[h/t Pacific Standard]

Bring Some Magic Into Your Home With These Harry Potter Fine Art Photographs

Classic Stills
Classic Stills

Even if you've seen the Harry Potter movies a thousand times, they invariably come to an end after 160 or so minutes, forcing you to leave Hogwarts and return to the real world. But do you really have to choose one or the other? As Forbes reports, you can now bring a bit of magic into your home with fine art photographs of classic scenes from the Harry Potter franchise.

These limited edition, framed photos are the result of a partnership between Los Angeles-based Classic Stills and Warner Bros. Consumer Products. The first collection features 25 photos from the franchise's first film, Harry Potter and the Sorcerer's Stone, and future collections will follow the movies in chronological order.

The photos are unique in that they capture the essence of the characters. In one print, titled "Hermione Has the Answer," Emma Watson's character can be seen practically overextending her arm in an attempt to get the professor's attention in class. Ron's bravery shines through as he rides atop a chess piece in another image, and a young Harry Potter in oversized hand-me-downs looks around at his new surroundings during his first trip to Diagon Alley in yet another piece in the collection.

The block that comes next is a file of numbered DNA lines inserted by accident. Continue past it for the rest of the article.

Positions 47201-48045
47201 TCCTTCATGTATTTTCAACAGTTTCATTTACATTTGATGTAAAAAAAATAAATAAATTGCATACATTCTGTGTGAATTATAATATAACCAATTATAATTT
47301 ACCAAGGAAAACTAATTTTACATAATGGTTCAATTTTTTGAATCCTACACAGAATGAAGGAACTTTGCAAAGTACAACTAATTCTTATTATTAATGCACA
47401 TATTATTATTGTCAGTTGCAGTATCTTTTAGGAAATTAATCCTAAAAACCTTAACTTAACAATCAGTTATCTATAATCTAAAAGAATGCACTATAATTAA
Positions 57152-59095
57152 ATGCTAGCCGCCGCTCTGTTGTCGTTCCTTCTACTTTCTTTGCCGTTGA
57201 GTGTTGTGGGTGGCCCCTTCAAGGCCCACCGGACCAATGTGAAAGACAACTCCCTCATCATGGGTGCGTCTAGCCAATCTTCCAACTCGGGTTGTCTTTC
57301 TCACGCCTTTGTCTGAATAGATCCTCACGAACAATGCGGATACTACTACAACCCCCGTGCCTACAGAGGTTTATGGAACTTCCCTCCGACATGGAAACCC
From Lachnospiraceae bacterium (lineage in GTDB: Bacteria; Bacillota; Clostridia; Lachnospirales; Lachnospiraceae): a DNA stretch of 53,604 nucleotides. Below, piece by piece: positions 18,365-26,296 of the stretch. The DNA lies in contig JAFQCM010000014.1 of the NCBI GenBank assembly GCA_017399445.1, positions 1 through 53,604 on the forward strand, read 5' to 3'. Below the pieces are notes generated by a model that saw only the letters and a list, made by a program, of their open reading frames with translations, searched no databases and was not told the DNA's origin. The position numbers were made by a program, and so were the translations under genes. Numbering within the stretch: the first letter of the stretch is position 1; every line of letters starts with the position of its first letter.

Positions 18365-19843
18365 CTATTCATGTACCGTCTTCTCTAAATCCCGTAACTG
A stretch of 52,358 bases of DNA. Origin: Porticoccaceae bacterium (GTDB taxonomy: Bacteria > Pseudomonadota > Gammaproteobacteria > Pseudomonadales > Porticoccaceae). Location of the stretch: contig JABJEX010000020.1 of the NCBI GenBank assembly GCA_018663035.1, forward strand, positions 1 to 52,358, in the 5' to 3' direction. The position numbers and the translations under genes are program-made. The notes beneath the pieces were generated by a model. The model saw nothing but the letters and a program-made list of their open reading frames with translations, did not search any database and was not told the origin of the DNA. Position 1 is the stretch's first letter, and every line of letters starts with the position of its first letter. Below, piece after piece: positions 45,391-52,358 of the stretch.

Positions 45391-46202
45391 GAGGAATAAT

Harry in Diagon Alley
Classic Stills

Priced between $149 and $495, the prints aren't exactly cheap. However, they are less expensive than a comparable print would cost at an art gallery, according to Classic Stills founder/CEO Rene Freling. The price point can be attributed to both the quality of the photographs and their exclusivity; only 100 copies of each photo are made, and the prints are framed by hand and individually numbered.

"We can't expect fans of any movie to pay for a premium-quality product unless the product itself is exceptional—and that includes the photography," Freling told Forbes. He says the photos are printed onto light-sensitive paper through a chromogenic process, which combines "old-school photography development and modern processes."

Classic Stills also offers collections of photos from other movie and TV franchises, including Game of Thrones, Doctor Who, The Big Lebowski, and Jurassic Park. Check out some photos below from the Harry Potter collection, and visit the Classic Stills website to see more options.